After watching six episodes of the highly scripted "reality" series "Duck Dynasty" last weekend, I'm in a better position to understand the furor surrounding patriarch Phil Robertson's suspension from cable's No. 1-rated show.
Last week, A&E put Mr. Robertson on indefinite hiatus from the hit series because of an embarrassing interview he did with GQ magazine.
On the show, Mr. Robertson, a graduate of Louisiana Tech, pretends he's just an unassuming backwoods hick from the Louisiana swamps and not a former teacher who earned a master's in education. Given his penchant for philosophically astute observations, it shouldn't come as a surprise that at 67 Mr. Robertson is the most self-aware character of "Duck Dynasty" and the one most likely to engage in didactic pronouncements on matters both religious and cultural.
His playful references to his three daughters-in-law as "yuppies" is a recurring trope that highlights his disdain for their city-slicker roots and their unbridled pursuit of suburban creature comforts. He frequently uses "rednecking" as a verb and subtly positions himself as an example of a more authentic way of life.
When Mr. Robertson took his wife and a daughter-in-law hog hunting in a recent episode, their cluelessness contrasted sharply with his rugged individualism. At one point, Mr. Robertson "tricks" the women into making unintelligible pig calls that make them look ridiculous. It is one of the least authentic scenes in an episode ringing with fake moments.
Still, it was probably the show's writers, rather than Mr. Robertson, who were most at fault. He was merely following a script he had been given. He's several seasons into mastering the role of the stoic Christian swamp lord who refuses to be "softened" by his family's half-billion dollar fortune. He knows his role is to be the clan's most uncompromising redneck and cultural evangelist.
While it is true that the Robertsons had already made the bulk of their fortune as Louisiana duck-call merchants by the time "Duck Dynasty" debuted, the show's writers and producers approached the clan with something more ambitious in mind than showcasing a regional phenomenon. A&E collaborated with family members to expand their appeal beyond the South with sharply written scripts that jettisoned any pretense at being a documentary.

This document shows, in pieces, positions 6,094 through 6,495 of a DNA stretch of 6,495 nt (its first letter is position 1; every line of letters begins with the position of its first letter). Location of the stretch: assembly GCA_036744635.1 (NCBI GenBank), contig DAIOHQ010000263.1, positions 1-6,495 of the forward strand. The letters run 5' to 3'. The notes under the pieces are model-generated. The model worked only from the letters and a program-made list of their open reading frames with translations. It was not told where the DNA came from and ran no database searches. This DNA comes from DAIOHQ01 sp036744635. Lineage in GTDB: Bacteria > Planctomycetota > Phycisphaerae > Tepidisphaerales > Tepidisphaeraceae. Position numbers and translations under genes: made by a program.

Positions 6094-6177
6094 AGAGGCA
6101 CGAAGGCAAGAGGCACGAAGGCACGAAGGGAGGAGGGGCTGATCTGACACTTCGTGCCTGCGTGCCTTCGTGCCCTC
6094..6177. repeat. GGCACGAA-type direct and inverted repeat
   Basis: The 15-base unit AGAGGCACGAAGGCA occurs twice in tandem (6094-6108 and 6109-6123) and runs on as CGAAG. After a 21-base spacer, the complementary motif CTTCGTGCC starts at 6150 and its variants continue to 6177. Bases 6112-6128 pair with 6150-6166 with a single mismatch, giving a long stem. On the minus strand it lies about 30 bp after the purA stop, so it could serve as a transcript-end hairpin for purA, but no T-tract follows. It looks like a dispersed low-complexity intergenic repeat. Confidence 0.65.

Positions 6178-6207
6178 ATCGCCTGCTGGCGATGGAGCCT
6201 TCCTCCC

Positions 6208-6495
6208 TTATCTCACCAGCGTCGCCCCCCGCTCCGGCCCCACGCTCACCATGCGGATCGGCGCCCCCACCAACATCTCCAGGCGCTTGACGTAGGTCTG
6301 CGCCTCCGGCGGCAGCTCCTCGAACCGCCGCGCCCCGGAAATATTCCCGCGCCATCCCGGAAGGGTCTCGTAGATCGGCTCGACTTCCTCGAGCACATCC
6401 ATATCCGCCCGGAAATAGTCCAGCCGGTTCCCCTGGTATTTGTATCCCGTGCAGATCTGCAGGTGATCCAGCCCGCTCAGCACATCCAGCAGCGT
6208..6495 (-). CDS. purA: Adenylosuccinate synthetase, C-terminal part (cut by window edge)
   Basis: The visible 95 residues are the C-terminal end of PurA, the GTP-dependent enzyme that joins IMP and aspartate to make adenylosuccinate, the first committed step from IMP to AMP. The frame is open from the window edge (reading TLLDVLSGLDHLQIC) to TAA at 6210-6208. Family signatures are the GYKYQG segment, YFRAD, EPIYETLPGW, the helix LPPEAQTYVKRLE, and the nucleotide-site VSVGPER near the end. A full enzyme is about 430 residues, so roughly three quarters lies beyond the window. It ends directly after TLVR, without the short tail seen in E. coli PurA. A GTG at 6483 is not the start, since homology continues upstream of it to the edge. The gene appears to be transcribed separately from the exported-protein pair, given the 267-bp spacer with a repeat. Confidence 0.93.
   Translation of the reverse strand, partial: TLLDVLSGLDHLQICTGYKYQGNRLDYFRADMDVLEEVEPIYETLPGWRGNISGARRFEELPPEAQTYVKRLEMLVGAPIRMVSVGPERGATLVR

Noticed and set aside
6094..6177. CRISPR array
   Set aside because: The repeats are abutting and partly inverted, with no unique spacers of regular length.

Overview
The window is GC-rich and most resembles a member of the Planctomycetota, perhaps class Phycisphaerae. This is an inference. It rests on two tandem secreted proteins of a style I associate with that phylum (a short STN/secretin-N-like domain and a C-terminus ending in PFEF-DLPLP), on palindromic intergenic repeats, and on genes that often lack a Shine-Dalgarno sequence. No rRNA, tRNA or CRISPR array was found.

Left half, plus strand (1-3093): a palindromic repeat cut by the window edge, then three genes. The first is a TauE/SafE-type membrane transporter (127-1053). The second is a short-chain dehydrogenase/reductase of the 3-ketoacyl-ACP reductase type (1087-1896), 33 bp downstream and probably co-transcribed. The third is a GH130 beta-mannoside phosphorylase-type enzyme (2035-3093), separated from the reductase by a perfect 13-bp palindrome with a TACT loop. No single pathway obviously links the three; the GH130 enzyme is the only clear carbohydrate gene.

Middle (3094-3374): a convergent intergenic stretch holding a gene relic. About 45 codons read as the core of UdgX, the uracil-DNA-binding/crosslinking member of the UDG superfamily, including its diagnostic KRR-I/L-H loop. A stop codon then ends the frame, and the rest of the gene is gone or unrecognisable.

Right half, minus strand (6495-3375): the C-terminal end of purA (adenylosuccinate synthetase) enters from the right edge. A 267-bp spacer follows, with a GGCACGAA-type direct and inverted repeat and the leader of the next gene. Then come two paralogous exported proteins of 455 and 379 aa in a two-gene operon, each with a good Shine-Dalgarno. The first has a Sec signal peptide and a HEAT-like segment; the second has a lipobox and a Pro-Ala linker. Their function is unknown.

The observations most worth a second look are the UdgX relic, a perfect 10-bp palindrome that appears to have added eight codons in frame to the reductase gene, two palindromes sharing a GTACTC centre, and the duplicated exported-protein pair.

The Robertsons that appear on A&E are composed of Phil and "Miss Kay," his wife of nearly 50 years; their trio of squabbling but loving sons who run the business; their sons' materialistic but good-hearted wives; two bored but obedient teenagers; and a couple of too-stupid-to-be-true employees.
Because everyone is wacky in a sitcom-friendly way, "Duck Dynasty" operates as both a critique and unabashed celebration of consumption and Christianity in rural America. It occupies the same sentimental space as "The Andy Griffith Show," but with a sensibility that is smart enough to wink at its own pretensions.
Still, "Duck Dynasty" would barely qualify as a guilty pleasure if not for Phil Robertson's off-script remarks to GQ magazine. His assessment of the merits of straight and gay sex and the alleged docility of pre-civil rights era blacks lacks the wit of his scripted remarks, revealing a man with a tenuous grip on history and a Santorum-like predilection for dwelling on the mechanics of sex acts he abhors.
"I never, with my eyes, saw the mistreatment of any black person," he told GQ. "Where we lived was all farmers. The blacks worked with the farmers. I hoed cotton with them. I'm with the blacks, because we're white trash. ... They're singing and happy. I never heard one of them, one black person say, 'I tell you what: These doggone white people' -- not a word! ... They were godly; they were happy; no one was singing the blues."
Mr. Robertson's take on political ideology is just as iffy: "All you have to do is look at any society where there is no Jesus. I'll give you four: Nazis, no Jesus, look at their record. Uh, Shintos? They started this thing in Pearl Harbor. Any Jesus among them? None. Communists? None. Islamists? Zero. That's 80 years of ideologies. ... Just look at the records as far as murder goes among those four groups."
A&E's decision to suspend Mr. Robertson over his comments was ridiculous because it made him a free speech martyr and deprived non-fans the dignity of laughing at him without feeling indignation on his behalf.
I feel even sorrier for A&E's talented writers who helped create the character. Gone is any notion that Mr. Robertson is secretly smarter than the backwoods hick he pretends to be. Now he'll feel compelled by higher ratings to act like a cliche.
Tony Norman: email@example.com, 412-263-1631 or on Twitter @TonyNormanPG.